Support system for protecting TDs and Senators from 'venom' to be considered

 

The Government Minister with responsibility for mental health has said she will consider setting up a support system to help TDs and Senators deal with the increasing level of vitriol, insults and threats they face in their political lives.

As focus increased on the possible role abusive messages on social media played in the death of Fine Gael TD Shane McEntee, Minister of State Kathleen Lynch said the consequences of such personal attacks should not be underestimated.

“I am giving serious thought to bringing [qualified] people in to speak to different groups of TDs about how best to protect themselves from the venom out there,” she said.

Mr McEntee found himself the subject of a barrage of criticism after comments he made to The Sunday Times defending the cut in the respite care grant. He said he agreed carers had to have breaks “but you could stay in a top hotel in Ireland for €700 a week”.

He withdrew the remarks the following day upon receiving a very angry response and said he was trying to point out that the grant was still high in a society where some prices had fallen.

Abusive comments online

Since his death on Friday there have been dozens of instances of abusive comments pertaining to his death on social media, on online forums and on Facebook and Twitter. Most have been posted anonymously. One thread containing such comments was removed by moderators from the Politics.iesite.

Ms Lynch said she personally did not look at Facebook or Twitter.

“I feel that there are people out there who do not realise that it does not end there and there is a consequence of people receiving those comments. We do not all have the same resilience. Shane was such a sensitive and compassionate man and it is a tragic loss.”

A number of serving and former TDs who spoke to The Irish Times yesterday expressed deep misgivings about the growth of personalised abuse on social media networks. Labour Minister of State Seán Sherlock said yesterday there was a serious issue around anonymous postings on social media. “There is a lack of understanding among those posting of the cause and effect of what they are doing. There is a cumulative knock-on effect.”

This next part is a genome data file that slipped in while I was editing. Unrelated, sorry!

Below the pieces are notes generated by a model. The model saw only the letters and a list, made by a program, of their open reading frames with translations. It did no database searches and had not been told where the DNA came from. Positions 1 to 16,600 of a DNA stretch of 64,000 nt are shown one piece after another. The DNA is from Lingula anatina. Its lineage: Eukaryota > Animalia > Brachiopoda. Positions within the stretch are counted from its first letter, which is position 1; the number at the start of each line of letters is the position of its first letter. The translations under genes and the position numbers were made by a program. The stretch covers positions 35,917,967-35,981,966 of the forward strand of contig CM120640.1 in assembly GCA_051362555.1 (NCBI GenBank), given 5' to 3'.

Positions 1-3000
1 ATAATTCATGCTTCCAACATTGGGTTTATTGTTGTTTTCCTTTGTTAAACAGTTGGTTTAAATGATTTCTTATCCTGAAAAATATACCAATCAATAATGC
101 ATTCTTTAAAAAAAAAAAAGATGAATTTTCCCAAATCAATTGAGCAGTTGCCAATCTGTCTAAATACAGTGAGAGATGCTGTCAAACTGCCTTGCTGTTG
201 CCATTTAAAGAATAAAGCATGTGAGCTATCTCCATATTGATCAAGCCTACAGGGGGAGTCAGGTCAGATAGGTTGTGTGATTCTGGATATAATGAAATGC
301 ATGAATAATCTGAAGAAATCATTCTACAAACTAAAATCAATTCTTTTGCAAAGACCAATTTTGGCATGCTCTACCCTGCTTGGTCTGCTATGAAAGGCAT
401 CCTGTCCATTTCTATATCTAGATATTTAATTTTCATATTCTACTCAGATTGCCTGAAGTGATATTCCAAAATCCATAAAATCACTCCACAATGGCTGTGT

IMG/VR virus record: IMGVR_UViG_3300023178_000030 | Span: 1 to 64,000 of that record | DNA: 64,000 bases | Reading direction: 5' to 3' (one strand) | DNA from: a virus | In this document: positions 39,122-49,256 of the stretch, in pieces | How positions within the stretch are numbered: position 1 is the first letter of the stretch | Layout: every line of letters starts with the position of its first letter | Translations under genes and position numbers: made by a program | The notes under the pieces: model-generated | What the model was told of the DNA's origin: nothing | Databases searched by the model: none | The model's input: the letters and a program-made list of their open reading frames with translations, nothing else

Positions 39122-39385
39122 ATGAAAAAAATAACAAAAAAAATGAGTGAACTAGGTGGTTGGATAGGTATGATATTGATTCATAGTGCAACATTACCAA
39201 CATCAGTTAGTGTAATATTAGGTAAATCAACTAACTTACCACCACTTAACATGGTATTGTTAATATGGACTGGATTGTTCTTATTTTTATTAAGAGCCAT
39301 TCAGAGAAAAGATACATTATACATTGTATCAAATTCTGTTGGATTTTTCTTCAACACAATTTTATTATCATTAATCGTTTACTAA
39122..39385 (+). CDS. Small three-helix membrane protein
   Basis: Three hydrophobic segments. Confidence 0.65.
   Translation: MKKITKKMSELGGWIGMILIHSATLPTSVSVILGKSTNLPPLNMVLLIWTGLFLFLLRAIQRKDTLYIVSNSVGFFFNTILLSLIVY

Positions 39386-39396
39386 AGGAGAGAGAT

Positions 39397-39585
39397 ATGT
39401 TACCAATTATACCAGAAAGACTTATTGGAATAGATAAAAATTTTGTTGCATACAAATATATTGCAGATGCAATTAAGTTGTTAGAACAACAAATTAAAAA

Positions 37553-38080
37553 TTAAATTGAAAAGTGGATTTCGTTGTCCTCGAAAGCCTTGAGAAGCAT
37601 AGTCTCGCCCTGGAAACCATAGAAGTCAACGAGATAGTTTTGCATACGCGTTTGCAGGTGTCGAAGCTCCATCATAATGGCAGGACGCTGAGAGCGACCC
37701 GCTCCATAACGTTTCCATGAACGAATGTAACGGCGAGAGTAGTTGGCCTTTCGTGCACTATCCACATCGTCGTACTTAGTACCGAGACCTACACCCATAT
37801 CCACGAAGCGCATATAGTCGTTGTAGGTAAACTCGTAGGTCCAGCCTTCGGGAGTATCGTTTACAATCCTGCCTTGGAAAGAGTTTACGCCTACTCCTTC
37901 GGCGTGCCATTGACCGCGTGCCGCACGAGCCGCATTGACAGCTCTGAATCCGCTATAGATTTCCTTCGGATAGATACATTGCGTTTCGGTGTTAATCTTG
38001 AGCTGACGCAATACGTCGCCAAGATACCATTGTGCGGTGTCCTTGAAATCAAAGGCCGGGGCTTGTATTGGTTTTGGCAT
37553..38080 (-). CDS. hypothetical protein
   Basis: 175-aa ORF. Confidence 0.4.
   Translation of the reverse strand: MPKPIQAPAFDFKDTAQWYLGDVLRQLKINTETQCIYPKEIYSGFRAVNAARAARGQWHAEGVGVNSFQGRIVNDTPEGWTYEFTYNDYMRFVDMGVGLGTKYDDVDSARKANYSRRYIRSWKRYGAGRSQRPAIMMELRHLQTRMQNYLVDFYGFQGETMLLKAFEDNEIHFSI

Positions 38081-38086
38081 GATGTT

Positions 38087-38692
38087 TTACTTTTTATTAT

Mr Sherlock said he had encountered a lot of personal abuse recently over a controversial statutory instrument that proposed to change online copyright.

Hate campaign

Fine Gael TD Jerry Buttimer, himself the subject of a hate campaign directed at his Facebook page over budgetary cuts, said: “The level of vitriol and abuse has gone out of all proportions, driven by social media and radio programmes. This has a knock-on effect.”

Liam Twomey, a Fine Gael TD and family doctor, said politics created huge pressures and that was evident to him even before the recession.

“The problems are always there. The lifestyle is detrimental to family life and personal life and is also detrimental to your health.”

Another family doctor, former Fianna Fáil TD Jimmy Devins, said yesterday there was constant pressure and demands on TDs that was physically and mentally testing. He said the phenomenon of social media was also now very much coming into play.

“It’s an area that perhaps down the road people should look at: to make available support to TDs and Senators that is not necessarily there at the moment.”